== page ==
Let’s face it: in the city, everyone is already gearing up for the holiday later this week. For those who are already in vacation mode, there’s no better time to try one of Buenos Aires’s more unique food events this month. At PorteZuelo, just across from Recoleta Cemetery, you can try a few limited-edition dishes that, well, aren’t for the faint of heart.
PorteZuelo has invited Mexican Chef Jorge Córcega as a guest chef this week only, from Monday to Wednesday, to bring an authentic taco “tour” to Argentina. He’s worked with the restaurant’s own chef, David Ribulgo, to design a special tasting menu that runs the gamut of traditional Mexican flavors and ingredients.
Córcega has been at this for years, traveling the world for special events celebrating Mexican cuisine as well as organizing the Ruta de la Milpa, a food tour that takes travelers on a culinary journey around Central Mexico. While he often works with gourmet ingredients, Córcega felt that this time, tacos would provide a familiar introduction into his country’s more exotic flavors.
“We’ve created a more accessible experience here,” he said. “What I try to do is to communicate who we are, our culture, through our native ingredients and cuisine.”
Ranging from the pleasantly familiar to the unique and experimental, you’ll receive a dozen tacos (not bad value at AR $220 per person) and a small dessert tasting. Mexican classics like mole are paired with more unusual meats like lamb and duck, while more unexpected regional specialties are represented in all their quirky glory, from chilaquiles (small grasshoppers) to nopal (cactus), squash, and huitlacoche (a mushroom like fungus that grows on the corn plant). You’ll also try fresh seafood tacos that hearken from Mexico’s coasts, including octopus.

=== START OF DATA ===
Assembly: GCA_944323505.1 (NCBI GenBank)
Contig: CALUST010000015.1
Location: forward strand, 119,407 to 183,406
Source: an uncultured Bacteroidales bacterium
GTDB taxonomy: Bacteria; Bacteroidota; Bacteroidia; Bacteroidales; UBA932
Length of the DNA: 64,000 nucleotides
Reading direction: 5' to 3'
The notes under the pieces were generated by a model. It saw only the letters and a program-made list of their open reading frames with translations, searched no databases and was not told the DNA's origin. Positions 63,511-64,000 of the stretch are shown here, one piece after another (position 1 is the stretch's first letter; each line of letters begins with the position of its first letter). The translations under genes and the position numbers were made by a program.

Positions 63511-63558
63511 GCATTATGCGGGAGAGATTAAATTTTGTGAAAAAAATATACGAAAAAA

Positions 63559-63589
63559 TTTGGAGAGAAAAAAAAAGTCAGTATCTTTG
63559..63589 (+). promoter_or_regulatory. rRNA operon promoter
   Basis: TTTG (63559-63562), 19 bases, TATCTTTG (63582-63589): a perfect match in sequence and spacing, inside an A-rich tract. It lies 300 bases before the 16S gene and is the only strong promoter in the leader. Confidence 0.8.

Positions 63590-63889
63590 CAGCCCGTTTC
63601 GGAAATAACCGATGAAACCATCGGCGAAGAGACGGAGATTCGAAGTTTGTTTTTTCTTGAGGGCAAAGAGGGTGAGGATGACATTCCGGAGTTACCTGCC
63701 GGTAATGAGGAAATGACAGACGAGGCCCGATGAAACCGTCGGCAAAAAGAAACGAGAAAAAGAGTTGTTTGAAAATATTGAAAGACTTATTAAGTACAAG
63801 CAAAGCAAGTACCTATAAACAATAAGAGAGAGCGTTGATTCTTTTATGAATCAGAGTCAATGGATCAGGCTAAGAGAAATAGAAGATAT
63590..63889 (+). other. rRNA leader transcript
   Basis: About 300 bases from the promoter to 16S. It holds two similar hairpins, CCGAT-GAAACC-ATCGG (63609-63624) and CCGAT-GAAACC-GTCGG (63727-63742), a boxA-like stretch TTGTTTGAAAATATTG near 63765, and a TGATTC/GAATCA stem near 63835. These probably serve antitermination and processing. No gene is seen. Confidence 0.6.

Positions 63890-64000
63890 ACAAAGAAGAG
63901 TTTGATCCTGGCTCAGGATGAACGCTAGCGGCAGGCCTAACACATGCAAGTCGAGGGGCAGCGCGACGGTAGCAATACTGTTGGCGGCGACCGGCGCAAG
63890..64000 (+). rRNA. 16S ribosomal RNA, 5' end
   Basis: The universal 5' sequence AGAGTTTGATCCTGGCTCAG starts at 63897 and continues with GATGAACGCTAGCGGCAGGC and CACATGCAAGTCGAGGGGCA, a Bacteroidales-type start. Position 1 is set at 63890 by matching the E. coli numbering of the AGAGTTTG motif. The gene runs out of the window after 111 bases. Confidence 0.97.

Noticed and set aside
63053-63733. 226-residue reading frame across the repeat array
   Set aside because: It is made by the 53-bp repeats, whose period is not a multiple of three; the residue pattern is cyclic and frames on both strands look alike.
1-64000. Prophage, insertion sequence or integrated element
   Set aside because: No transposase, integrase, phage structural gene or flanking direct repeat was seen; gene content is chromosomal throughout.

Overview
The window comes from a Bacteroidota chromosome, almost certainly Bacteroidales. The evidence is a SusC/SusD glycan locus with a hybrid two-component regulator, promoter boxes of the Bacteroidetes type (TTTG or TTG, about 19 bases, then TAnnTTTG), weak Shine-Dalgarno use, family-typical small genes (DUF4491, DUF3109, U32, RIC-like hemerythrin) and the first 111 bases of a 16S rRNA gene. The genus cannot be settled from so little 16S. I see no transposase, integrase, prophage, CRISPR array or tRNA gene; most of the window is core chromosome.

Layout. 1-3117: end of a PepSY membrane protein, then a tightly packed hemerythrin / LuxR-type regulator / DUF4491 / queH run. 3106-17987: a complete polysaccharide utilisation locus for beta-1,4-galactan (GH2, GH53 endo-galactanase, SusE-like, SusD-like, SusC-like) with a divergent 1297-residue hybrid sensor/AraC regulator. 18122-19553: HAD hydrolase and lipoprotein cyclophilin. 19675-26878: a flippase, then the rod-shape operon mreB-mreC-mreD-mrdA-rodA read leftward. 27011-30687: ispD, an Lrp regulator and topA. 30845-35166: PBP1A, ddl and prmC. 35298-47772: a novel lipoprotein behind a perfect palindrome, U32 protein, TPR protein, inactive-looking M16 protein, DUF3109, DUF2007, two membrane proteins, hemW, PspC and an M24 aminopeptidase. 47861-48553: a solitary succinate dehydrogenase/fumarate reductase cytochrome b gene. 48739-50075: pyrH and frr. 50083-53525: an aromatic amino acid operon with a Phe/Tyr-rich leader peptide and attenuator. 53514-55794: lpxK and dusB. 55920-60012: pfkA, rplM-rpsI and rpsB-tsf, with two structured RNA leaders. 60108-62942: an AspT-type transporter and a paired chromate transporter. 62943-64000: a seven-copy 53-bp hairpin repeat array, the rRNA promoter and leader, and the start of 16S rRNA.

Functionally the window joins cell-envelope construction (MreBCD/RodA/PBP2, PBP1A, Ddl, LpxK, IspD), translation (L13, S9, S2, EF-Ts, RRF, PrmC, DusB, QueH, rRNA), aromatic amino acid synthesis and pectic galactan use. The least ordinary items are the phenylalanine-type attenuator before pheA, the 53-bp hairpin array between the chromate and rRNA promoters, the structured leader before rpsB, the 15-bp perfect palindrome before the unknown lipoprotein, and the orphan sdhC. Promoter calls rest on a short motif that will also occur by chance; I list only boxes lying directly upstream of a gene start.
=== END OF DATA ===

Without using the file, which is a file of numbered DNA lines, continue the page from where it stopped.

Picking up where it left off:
Of course, all good things should come with some alcohol and sugar, so make sure to order a margarita or top shelf tequila to complete the experience. Twelve Instagram photo ops later, your meal ends with a tasty arroz con leche and an interesting bean-based dessert, which tastes a lot like the red beans used in many Asian desserts.
The taste and texture of the tacos varies widely, so while you may not fall in love with every one, there will surely be some winners. It’s a unique experience that’s sure to pique the interest (and maybe even shock) plenty of porteños this week.
The taco tasting goes through until Wednesday the 24th
Portezuelo | Vicente López 2160